Thursday, December 22, 2011 at 7:16:08 PM
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Robbie33 1,264 rep

All mp3 patents apply to processes and methods like encoding, decoding and transmission (mp3 was developed for TV signals).
In most games the audio player is part of the game an thus requires licensing. However in HTML5 audio the browser is te audio player. All the patented technology is in the browser (or the media framework used by the browser).

So allthough games with mp3 in general might require a patent license, HTML5 games themselves do not require a license.

Gamedevelopers do of coure require a (copyright) license for distributing the music from a record company or the independ musicians.

Saturday, January 21, 2012 at 4:13:50 PM
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Ashley 186.1k rep

@Robbie33 that's not true, you should read our other blog posts on the subject, the MP3 license definitely requires royalties to *distribute* MP3 files and that's what makes it so bad!

Saturday, January 21, 2012 at 4:17:52 PM
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Robbie33 1,264 rep

@Ashley
In HTML5 distribution is not via an audio signal transmission but trough straightforward filedistribution by a webserver.
Certainly you are not claiming that MP3 patents claim to have patented the basics of the webservers filedistribution.

Saturday, January 21, 2012 at 7:44:23 PM
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Ashley 186.1k rep

@Robbie33 no, obviously not, but with patented technology they can set the license terms for use however they want, and they have set a license that introduces fees for merely distributing MP3 content. You should read their own website, it says that.

Sunday, January 22, 2012 at 1:32:15 AM
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Robbie33 1,264 rep

Actually you can't set license terms on whatever you want. If a MP3 file is created using a licensed encoder than all creation rights (encoding compression storage schema) on that file are exhausted.

If someone else uses that file on a webserver without involving any mp3 related technolgy but only trough webserver file distribution there is no mp3 realted technolgy involved in that.

I read their website. It is ambiguous. That is because they want to sell more licenses. They benefit from the most widely interpretation of their patents. They are hardly going to say on their site that filedistribution of mp3's or anything else does not fall in te scope of their patents.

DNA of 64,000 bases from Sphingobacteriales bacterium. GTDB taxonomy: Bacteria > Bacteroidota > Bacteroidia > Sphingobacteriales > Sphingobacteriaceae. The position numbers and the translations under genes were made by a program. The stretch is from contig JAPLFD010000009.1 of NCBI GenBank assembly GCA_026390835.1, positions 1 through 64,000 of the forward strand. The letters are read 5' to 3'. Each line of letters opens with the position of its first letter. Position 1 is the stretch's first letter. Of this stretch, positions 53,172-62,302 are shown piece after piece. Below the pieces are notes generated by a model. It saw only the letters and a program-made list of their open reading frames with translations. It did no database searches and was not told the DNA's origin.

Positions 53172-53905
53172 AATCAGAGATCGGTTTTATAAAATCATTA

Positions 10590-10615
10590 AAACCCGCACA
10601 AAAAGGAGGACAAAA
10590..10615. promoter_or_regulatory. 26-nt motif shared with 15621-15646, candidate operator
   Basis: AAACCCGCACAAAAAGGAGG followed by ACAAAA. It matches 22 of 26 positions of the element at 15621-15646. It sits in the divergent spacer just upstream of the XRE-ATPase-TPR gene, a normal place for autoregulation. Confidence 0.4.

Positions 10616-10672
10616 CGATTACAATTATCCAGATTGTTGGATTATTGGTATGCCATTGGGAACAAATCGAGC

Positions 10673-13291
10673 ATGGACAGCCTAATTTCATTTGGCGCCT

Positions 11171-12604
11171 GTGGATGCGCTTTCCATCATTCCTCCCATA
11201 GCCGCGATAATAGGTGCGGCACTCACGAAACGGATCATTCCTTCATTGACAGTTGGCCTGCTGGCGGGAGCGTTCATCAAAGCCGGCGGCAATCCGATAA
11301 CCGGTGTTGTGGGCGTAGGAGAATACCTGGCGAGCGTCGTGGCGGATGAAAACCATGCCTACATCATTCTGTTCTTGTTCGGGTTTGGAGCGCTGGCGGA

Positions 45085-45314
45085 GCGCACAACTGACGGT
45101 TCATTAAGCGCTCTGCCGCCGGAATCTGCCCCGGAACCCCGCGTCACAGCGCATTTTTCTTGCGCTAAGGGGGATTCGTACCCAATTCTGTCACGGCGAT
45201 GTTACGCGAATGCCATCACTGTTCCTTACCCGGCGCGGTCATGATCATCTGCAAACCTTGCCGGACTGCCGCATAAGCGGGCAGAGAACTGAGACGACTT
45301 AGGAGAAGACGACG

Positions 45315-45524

Sunday, January 22, 2012 at 8:31:35 PM
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Ashley 186.1k rep

@Robbie33 we emailed them specifically asking them to clarify the ambiguity, and they stated the conditions in the blog post above. It's up to you: risk it with MP3 and possibly have to pay $2500, or use AAC or Ogg.

Sunday, January 22, 2012 at 8:49:13 PM
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Robbie33 1,264 rep

I can't see in te above blogpost what you asked and what they answered.

Did you ask them what patents of their patent pool apply to delivering a mp3 file using a webserver?

Monday, January 23, 2012 at 5:45:48 PM
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Ashley 186.1k rep

@Robbie33 They told us the three points listed in the post (e.g. partial does not count). Are you suggesting it is not legal for them to set these terms?

Monday, January 23, 2012 at 8:26:25 PM
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Robbie33 1,264 rep

Ashley, they can set what ever terms they want. They sell a product
You do not have to buy their product.

You should have asked them what patented mp3 technologie is used by webservers in filedistribution?

The file already exist on the webserver and no mp3 related technology is used untill it is decoded and played by the browser. Let alone patenend technology.

The html5 game itself does not contain any proces or method to decode or play the audio in the mp3 file. That is all done by the browser (or media framework used by the browser)

Monday, January 23, 2012 at 10:04:23 PM